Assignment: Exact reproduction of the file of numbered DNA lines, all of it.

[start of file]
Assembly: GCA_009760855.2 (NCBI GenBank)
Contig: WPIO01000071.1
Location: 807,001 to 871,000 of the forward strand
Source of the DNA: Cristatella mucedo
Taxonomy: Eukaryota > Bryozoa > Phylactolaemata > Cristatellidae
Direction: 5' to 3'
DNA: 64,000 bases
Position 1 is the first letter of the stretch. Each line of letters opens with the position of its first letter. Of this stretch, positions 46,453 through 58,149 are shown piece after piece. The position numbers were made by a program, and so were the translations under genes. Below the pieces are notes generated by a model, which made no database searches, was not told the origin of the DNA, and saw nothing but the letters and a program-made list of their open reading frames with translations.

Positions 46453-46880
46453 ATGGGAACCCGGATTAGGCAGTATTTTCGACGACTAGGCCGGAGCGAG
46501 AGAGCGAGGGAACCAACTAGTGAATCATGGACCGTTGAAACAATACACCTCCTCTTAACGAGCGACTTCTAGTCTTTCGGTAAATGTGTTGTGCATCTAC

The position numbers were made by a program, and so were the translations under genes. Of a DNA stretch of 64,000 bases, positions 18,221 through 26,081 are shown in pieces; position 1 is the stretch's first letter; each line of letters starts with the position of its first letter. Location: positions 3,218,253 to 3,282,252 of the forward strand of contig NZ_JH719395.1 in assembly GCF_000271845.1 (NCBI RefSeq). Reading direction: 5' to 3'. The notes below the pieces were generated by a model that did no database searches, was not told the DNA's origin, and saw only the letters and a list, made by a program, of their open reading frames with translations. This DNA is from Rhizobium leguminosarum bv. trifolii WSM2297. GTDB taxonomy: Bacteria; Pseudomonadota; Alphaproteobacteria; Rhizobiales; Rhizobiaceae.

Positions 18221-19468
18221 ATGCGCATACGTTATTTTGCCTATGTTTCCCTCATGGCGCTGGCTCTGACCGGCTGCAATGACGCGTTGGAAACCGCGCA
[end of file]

Assembly: GCA_009760855.2 (NCBI GenBank)
Contig: WPIO01000071.1
Location: 807,001 to 871,000 of the forward strand
Source of the DNA: Cristatella mucedo
Taxonomy: Eukaryota > Bryozoa > Phylactolaemata > Cristatellidae
Direction: 5' to 3'
DNA: 64,000 bases
Position 1 is the first letter of the stretch. Each line of letters opens with the position of its first letter. Of this stretch, positions 46,453 through 58,149 are shown piece after piece. The position numbers were made by a program, and so were the translations under genes. Below the pieces are notes generated by a model, which made no database searches, was not told the origin of the DNA, and saw nothing but the letters and a program-made list of their open reading frames with translations.

Positions 46453-46880
46453 ATGGGAACCCGGATTAGGCAGTATTTTCGACGACTAGGCCGGAGCGAG
46501 AGAGCGAGGGAACCAACTAGTGAATCATGGACCGTTGAAACAATACACCTCCTCTTAACGAGCGACTTCTAGTCTTTCGGTAAATGTGTTGTGCATCTAC

The position numbers were made by a program, and so were the translations under genes. Of a DNA stretch of 64,000 bases, positions 18,221 through 26,081 are shown in pieces; position 1 is the stretch's first letter; each line of letters starts with the position of its first letter. Location: positions 3,218,253 to 3,282,252 of the forward strand of contig NZ_JH719395.1 in assembly GCF_000271845.1 (NCBI RefSeq). Reading direction: 5' to 3'. The notes below the pieces were generated by a model that did no database searches, was not told the DNA's origin, and saw only the letters and a list, made by a program, of their open reading frames with translations. This DNA is from Rhizobium leguminosarum bv. trifolii WSM2297. GTDB taxonomy: Bacteria; Pseudomonadota; Alphaproteobacteria; Rhizobiales; Rhizobiaceae.

Positions 18221-19468
18221 ATGCGCATACGTTATTTTGCCTATGTTTCCCTCATGGCGCTGGCTCTGACCGGCTGCAATGACGCGTTGGAAACCGCGCA